https://era-blog.com/2016/12/05/paying-for-public-services-in-a-monetary-sovereign-state/

https://www.thepileus.com/economics/jeremy-corbyn-does-not-need-to-borrow-to-pay-for-his-policies/

https://www.thepileus.com/economics/labours-economic-alternative-to-neoliberalism/

http://bilbo.economicoutlook.net/blog/?p=25961

https://www.theguardian.com/commentisfree/video/2015/feb/04/another-economic-crash-is-coming-how-did-this-happen-video

https://www.theguardian.com/money/2017/apr/08/consumer-debt-loans-credit-cards-bank-of-england

 

 

 

 

 

 

Redcar steelworkers pay UK tax. Chinese Steelworkers don’t.

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Redcar steelworkers pay UK tax. Chinese Steelworkers don’t.

By Peter Martin Twitter: @petermartin52

An economic and political discussion usually and rather quickly gets around to a discussion on “the deficit”. Of course what everyone means is the Government’s deficit rather than the deficit neo-liberal politicians have created in our spending power in recent years. The other less mentioned deficit is the one the UK runs in its trade and financial dealings with the rest of the world. There are various terms used in connection with this such as current account deficit, balance of payments deficit. Then there is the capital account which includes the sale of gilts. To keep things simple I’ll just use the term external deficit for the net flow of ££ out of the economy. So we can think of this as the Surplus the Rest of the World has in its dealing with the UK in £ terms.

If we consider everything as a surplus we can say:

Government Surplus  + Private Domestic Sector Surplus(or PDS savings) + Rest of the World Surplus = 0

This is the well known sectoral balance equation. The Private Domestic Sector would essentially be the real economy and would include all publicly employed workers, local councils and their workers,  and even some Govt owned companies – though this might just depend on how the accounts are presented. This is just in £ terms. They don’t include any real assets like gold reserves or land holdings.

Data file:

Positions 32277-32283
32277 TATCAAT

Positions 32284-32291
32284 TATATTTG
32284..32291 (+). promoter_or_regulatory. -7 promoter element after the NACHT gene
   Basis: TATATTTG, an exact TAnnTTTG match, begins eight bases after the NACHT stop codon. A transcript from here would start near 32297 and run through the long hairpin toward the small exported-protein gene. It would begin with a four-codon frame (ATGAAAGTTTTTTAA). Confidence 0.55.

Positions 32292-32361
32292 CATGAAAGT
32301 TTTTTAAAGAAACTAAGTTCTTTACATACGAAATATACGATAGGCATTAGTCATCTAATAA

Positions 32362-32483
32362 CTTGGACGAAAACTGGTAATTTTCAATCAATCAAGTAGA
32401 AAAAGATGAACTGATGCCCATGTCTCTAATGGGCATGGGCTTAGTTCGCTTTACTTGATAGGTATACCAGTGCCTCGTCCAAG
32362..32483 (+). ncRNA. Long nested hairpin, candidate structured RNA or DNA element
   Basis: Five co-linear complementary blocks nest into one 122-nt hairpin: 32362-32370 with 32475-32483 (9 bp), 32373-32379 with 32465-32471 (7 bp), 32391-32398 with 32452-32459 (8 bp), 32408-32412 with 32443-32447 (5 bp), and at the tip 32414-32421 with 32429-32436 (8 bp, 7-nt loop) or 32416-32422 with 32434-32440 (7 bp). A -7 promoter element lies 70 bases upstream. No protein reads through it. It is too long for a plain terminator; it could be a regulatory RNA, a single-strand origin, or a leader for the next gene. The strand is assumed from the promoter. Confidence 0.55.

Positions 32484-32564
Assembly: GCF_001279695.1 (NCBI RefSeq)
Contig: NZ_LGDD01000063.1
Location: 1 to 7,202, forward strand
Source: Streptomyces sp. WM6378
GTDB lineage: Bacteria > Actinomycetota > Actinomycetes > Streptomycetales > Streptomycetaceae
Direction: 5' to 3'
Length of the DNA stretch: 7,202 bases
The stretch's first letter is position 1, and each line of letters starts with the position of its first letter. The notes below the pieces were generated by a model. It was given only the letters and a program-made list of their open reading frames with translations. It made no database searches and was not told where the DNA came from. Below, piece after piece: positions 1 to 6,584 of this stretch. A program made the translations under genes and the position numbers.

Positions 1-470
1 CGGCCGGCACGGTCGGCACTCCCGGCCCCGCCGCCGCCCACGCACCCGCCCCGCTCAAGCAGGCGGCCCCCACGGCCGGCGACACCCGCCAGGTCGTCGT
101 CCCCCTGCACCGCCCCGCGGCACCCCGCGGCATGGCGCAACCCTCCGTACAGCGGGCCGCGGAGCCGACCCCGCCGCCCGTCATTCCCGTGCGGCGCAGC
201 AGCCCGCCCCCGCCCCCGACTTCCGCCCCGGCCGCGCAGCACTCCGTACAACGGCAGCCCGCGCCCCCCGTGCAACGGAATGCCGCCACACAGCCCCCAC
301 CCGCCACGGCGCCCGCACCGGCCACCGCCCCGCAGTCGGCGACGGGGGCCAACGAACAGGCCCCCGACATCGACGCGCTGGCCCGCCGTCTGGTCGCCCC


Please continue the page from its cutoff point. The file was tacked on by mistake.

Going back to deficits this works out as:

Internal Deficit (Govt Budget Deficit) = PDS Savings + External Deficit (Trade)

It is common in discussions for someone to say something like ‘the trade deficit is not the fiscal Deficit.” Which is of course true, butthe two deficits are very closely related. If, as now, we are running a 5% of GDP trade deficit and the  Government is running a 4% deficit there is 1% more spending leaving the economy to pay our net import bill than is replenished by the Govt deficit. That money has to come out of everyone’s savings. So if the external deficit was zero the Government deficit would certainly be reduced substantially and may even be eliminated completely. Another way to look at it would be to say that money paid out for imports can’t be taxed but if it is paid out for local products it can be. Money generated from export sales, or import replacements can be taxed too. Redcar steelworkers pay UK tax. Chinese Steelworkers don’t.

Exporting more, to the value of 2.6% of GDP and importing 2.6% less will close the trade gap completely.  This may require a some initial discomfort to achieve but it will be nowhere near as bad as continually putting up with with tax rises and spending cuts, ignoring the external deficit and running the economy into ever deeper recession.This is a saleable message that our politicians (are you reading this John McDonnell? ) could well explain to a sceptical public.

There are those MMT supporters who will not be at all pleased with the thrust of this argument.They will be thinking that we should not be using MMT to explain how our deficits can be reduced but, rather, we should be explaining how they do not matter. They’ll argue that the deficits are just numbers on a spreadsheet, that ££ are just like runs on a scoreboard, that the government is monetarily sovereign and that it can never run out of pounds, it can never involuntarily default and it can never go broke in any debt denominated in ££. They will further argue that exports are a net real cost to the economy and that imports are a net real benefit. Therefore we should be exporting as little as possible and importing as much as possible. Of course, this is all absolutely true and intellectually incontrovertible. Except, I would just question the morality of deliberately taking more from the world than we are prepared to give in return.